No, the book is not aimed at the beginner. There were already beginner books available, we wanted to add a more advanced book for WebObjects. For beginners I would suggest Joshua Marker's excellent Visual QuickPro Guide. This does assume you are on a Mac, but it does not take too much effort to apply it to Windows.
Our text also assumes that you are familar with Java. If you are not familiar with Java, well you have already found the right place to hang out! Some familiarity with databases, HTTP, HTML, XML, and web app architecture in general will serve you well.
Even for a beginner, there will be lots in the book to help you out when you run into the inevitable pitfalls as you start out. However, you will gain maximum value by reading again as you progress.
Author of <a href="http://www.amazon.com/exec/obidos/ASIN/1590592964/ref=jranch-20" target="_blank" rel="nofollow">Practical WebObjects</a>
Joined: Jan 08, 2004
hi, Hill , can you generally mentioned what webobject for ? it only work in apple ? i heard about webobject is a framework for application , but what webobject contribute to software development ? thank you !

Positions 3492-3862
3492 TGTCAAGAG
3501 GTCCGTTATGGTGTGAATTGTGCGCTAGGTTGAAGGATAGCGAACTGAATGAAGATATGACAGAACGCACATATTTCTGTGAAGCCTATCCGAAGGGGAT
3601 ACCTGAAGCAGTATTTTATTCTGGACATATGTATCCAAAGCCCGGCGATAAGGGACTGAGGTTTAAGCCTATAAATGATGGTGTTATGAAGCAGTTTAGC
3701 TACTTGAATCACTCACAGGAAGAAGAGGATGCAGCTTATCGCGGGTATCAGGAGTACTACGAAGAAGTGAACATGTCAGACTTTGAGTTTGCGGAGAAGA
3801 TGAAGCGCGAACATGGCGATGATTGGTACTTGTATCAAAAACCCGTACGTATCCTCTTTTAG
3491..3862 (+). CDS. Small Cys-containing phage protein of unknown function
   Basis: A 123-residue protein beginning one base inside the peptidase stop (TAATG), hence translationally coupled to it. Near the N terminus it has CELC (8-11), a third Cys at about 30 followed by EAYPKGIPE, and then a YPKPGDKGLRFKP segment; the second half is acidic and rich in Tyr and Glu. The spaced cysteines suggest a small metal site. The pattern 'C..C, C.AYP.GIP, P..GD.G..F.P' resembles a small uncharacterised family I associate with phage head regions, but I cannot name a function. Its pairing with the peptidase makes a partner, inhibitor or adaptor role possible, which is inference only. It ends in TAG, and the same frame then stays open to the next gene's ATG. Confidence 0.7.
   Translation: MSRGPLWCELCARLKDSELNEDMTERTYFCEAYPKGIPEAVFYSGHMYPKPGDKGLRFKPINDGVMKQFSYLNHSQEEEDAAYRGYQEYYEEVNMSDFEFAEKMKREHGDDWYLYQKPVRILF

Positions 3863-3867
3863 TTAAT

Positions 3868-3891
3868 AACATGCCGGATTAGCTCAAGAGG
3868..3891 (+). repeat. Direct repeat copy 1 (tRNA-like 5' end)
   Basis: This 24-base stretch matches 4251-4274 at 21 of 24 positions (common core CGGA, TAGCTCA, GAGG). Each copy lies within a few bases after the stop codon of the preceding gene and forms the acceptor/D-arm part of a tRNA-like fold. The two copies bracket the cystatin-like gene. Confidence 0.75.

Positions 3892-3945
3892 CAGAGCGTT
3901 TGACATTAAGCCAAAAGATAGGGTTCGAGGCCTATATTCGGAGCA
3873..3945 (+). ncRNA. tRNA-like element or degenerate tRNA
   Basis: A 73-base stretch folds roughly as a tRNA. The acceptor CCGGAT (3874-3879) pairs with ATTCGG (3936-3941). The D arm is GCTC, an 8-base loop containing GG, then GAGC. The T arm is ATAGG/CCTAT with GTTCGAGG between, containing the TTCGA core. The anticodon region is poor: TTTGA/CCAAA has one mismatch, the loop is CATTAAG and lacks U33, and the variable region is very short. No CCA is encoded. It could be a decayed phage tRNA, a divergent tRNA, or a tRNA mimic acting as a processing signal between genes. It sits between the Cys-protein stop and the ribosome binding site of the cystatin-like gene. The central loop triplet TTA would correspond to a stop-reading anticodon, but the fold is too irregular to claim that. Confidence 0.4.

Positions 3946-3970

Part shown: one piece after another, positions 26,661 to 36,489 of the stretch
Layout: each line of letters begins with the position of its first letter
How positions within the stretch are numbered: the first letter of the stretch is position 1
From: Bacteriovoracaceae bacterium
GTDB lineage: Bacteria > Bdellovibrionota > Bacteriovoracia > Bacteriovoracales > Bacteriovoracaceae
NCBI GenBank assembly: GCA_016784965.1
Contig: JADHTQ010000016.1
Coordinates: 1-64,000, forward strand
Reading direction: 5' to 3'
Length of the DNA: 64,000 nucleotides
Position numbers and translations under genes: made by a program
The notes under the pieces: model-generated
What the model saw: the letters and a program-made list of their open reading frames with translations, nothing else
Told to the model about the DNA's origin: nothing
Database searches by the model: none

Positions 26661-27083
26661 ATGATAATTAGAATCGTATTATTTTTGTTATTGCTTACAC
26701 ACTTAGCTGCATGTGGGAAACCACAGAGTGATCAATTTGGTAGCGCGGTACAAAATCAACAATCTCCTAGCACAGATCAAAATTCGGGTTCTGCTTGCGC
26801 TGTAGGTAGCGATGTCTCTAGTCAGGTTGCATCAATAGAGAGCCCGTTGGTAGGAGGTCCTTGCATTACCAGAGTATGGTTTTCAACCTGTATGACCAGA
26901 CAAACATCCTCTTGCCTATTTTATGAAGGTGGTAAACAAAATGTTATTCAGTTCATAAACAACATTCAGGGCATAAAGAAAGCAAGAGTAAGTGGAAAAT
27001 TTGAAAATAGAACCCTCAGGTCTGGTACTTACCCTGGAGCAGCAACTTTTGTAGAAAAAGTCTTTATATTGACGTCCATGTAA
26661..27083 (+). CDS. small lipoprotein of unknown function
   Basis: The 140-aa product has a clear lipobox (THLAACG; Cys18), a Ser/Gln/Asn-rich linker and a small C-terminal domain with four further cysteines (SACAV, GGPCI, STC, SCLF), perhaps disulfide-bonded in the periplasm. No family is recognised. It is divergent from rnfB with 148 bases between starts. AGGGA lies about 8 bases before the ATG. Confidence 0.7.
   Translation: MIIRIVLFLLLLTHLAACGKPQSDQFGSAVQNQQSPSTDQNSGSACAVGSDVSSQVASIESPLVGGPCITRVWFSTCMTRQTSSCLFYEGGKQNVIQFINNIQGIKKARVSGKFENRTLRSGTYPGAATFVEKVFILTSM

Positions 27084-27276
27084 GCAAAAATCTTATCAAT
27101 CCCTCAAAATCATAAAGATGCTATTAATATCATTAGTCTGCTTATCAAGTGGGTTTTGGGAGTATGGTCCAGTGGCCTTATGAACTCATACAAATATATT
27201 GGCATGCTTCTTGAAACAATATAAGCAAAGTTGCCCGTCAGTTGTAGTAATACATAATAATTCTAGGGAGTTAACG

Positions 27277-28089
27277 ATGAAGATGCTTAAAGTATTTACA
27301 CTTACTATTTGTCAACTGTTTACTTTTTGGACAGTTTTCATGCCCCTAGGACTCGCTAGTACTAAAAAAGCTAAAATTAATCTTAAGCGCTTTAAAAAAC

Joined: Sep 13, 2004
WebObjects is for developing web applications, web services, and java client apps. It is also an appserver, though you can use JBoss, or Tomcat or whatever to deploy if you want. It is a very, very efficient environment to develop in and the vast majority of your time is spent on developing domain level functionality rather than plumbing and infrastructure.
The native dev tools work on Mac OS X and Windows, and there is also a very good plugin for Eclipse. We prefer Eclipse to the native IDE. If you are willing to forgo the GUI UI builder and data modeling tools (and some do) then you can develop anywhere you can compile Java. Deployment is supported on OS X, Windows, and Solaris. It is also commonly deployed on Linux, though without support. In practice, if there is a JVM you can deploy.